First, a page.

ASH TREE Biodiversity

ASH TREE BIODIVERSITY / Gary Lincoff, 2017


5 Kingdoms interacting with Ash Trees 


No tree is an individual; all are communities of organisms changing over the course of a year and throughout the life and death of a given tree. Even as a tree is reduced over time to soil, a succession of organisms appear and disappear, as the tree is debarked and broken down to house and feed a multitude of organisms. Epiphytes, endophytes, parasites, decomposers, symbionts all have roles to play, as do some things flying by, crawling up, or blown by wind, looking for a meal or shelter or both: a tree is a microcosm of all the kingdoms of life. Know a single tree thoroughly and you know more about life and evolution than any world traveler can ever hope to attain.


6 Ash trees in Central Park


Fraxinus americana (White Ash)

         Susceptible to EAB, ash tree flower gall mite,

         Ash tree leafcurl aphid


Fraxinus excelsior (European Ash)

         Susceptible to Chalara fraxinea (Hymenoscyphus fraxineus)


Fraxinus ornus (Flowering Ash)

         Susceptible to scales, root rot fungi, sooty mold, Verticillium wilt


Fraxinus pennsylvanica var. pennsylvanica (Green Ash)


Fraxinus pennsylvanica var. subinegerrima


Fraxinus profunda (Pumpkin Ash)

         Susceptible to EAB, Neonectria ditissima (Nectria galligena) (coral spot) canker, Ganoderma rot, Oyster mushroom bark saprotroph, etc.


Note: on determining the age of an urban tree:

Different websites are all over the map on just how old a given tree is – without cutting it down or coring it – but just by estimating its age by measuring its circumference and then a little division and multiplication. There seems to be some agreement that the age of a Green Ash can be approximated simply by measuring its circumference at 4 ½ feet from the base of the trunk: its age in years is about equal to its circumference in inches.




         ? Knothole Moss (Anacomptodon splachnoides) ? and others (to be determined)

        ? Threadbare Moss (Anomodon tristis)

Green Algae…….

Coccomyxa spp.– single-celled Green Alga




EAB – Emerald Ash Borer – Agrilus planipennis

         Forest Health Center research update:

“Ash endophytes may provide a new bio-control option for fighting the emerald ash borer”

US Forest Service & Forest Health Research `and Education Center – Dr. Tyler Dreaden


Ash leafcurl aphid – Prociphilus fraxinifolii

         Aphid living in sclerotia of the bolete

         Boletinellus merulioides


Ash flower gall mite  (aka Cauliflower gall mite)

         Aceria (Eriophyes) fraxinivorus


Ash bud moth (Prays fraxinella)


Some Birds that feed on Fraxinus seeds:

         Ducks                                Cardinal

         Finch                                 Grosbeak

         Finch                                 Cedar Waxwing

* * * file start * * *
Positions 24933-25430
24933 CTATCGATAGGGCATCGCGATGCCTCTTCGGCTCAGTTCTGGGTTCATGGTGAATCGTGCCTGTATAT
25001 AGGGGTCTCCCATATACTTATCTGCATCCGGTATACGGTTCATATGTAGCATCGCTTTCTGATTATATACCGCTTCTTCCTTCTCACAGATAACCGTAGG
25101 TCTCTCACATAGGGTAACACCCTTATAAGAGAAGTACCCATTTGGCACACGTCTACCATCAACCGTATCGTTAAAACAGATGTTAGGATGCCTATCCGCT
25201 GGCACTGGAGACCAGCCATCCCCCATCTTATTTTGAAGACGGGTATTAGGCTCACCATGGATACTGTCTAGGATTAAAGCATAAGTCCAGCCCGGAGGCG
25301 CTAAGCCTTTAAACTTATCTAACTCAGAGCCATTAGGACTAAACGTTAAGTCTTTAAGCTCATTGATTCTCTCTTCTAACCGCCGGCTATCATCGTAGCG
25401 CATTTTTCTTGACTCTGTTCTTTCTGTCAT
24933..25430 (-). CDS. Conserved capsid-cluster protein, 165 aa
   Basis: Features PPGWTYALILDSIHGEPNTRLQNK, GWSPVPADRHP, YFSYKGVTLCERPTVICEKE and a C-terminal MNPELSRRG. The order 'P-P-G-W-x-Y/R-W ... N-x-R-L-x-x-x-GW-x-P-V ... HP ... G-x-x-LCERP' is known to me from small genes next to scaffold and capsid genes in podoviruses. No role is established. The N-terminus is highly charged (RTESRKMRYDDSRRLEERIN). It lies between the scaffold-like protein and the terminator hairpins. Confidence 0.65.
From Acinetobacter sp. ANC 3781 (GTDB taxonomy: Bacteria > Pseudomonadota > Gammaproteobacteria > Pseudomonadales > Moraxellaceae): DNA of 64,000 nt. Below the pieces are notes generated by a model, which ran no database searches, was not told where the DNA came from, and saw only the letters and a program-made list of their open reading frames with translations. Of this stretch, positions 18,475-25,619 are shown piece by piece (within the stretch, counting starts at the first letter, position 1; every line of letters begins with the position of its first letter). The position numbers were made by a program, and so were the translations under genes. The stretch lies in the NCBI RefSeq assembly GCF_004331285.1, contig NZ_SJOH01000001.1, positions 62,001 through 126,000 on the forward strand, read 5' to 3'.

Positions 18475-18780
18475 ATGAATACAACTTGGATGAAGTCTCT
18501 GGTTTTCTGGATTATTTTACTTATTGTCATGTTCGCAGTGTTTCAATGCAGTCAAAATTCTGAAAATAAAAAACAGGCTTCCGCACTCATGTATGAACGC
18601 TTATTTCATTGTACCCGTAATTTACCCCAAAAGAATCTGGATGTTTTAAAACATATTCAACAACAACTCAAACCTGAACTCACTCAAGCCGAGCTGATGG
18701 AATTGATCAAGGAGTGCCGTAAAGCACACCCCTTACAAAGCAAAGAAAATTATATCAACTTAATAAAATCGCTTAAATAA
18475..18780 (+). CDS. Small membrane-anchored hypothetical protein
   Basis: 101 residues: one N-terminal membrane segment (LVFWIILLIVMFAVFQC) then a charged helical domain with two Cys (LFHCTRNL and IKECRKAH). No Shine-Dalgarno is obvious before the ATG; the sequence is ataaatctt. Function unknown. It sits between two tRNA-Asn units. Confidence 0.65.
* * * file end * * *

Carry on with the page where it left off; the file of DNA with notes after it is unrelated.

Tardigrades (Water-bears) live in wet moss and lichens on ash trees (and everywhere else)


Nematodes and rotifers (in soil & wood)……

(Nematodes transmit Arabis Mosaic Virus)




Boletinellus merulioides (Ash Tree Bolete)

         A symbiont with the leafcurl aphid – exchanging housing for nutrients

         This mushroom has been found in Central Park (Manhattan), Prospect Park (Brooklyn), Alley Pond Park (Queens), Van Cortlandt Park and Pelham Bay Park (the Bronx), and Wolfe’s Pond Park (Staten Island)


Morchella angustieps (Black Morel)

         Found under dead and dying ash trees


Ash Tree endomycorrhizae…..(arbuscular mycorrhizae)…microscopic fungi living symbiotically within the roots of ash trees,

exchanging nutrients, like phosphorus, for carbohydrates. (Sequester carbon in soils)


Chalara fraxinea [Hymenoscyphus fraxineus] on Fr. excelsior (ash tree dieback) (other species?)


         “Endophytes in Ash Shoots – Diversity and Inhibition of Hymenoscyhus faxineus,” Hanackova, et al., Baltic Forestry 2017, vol. 23 (1)

                  Results: 58 fungal species (20 only in the summer, 23 only in the winter, and 15 in both seasons.  Species richness of saprotrophs decreased and species richness of pathogens increased in winter. Number of species was higher in the shoos of resistant trees than in susceptible trees (32 and 26 respectively).


Coral Spot on ash (Neonectria ditissima) on

Fraxinus profunda (and other ash species?)


Ash Anthracnose (Apiognomonia errabunda)

Also occur on oaks / causes leaf & twig dieback


Smooth Patch on Ash (Dendrothele macrodens)


Perenniporia fraxinophilus – large bracket higher up on ash trees…..”The major cause of trunkrot in living Fraxinus.” (N.A. Polypores)


Perenniporia fraxinea: a small white rot bracket near base of ash trees


Ash leaf rust fungus (Puccinia sparganoides)

         On white and green ashes. Secondary hosts

         are species of grasses – Spartina and Distichlis


Verticillium wilt: leaf wilt due to blocked xylem


Armillaria root rot fungus (Honey Mushroom)


Ganoderma root rot fungus (Reishi)


Laetiporus sulphureus: (Chicken Mushroom)

a brown rot pathogen; possibly nematocidal…


Oyster Mushroom (Pleurotus ostreatus)

         Feeding on bark, as well as nematodes…..

         (Many wood rot fungi consume nematodes!)


Inonotus hispidus : a shaggy, orange bracket that causes heart-rot


Pholiota squarrosa: a clustered, scaly, gilled mushroom, a decomposer


Lichens on Ash Trees

         536 lichens (plus 31 lichenicolous fungi, and 15 non-lichenized fungi) have been recorded on British Fraxinus excelsior trees



                           PROTIST KINGDOM

Many protozoans living on/feeding on algae, mosses, lichens and fungi on ash trees



Pseudomonas syringae (Bacterial Knot)

         on Fr. Excelsior


Ash Yellow (Candidatus phytoplasma fraxini

Causes witches’-brooms, slow growth, decline & early death: all Central Park spp. are susceptible



Arabis Mosaic Virus…transmitted by nematodes

(ArMV isolated from F. americana & F. excelsior)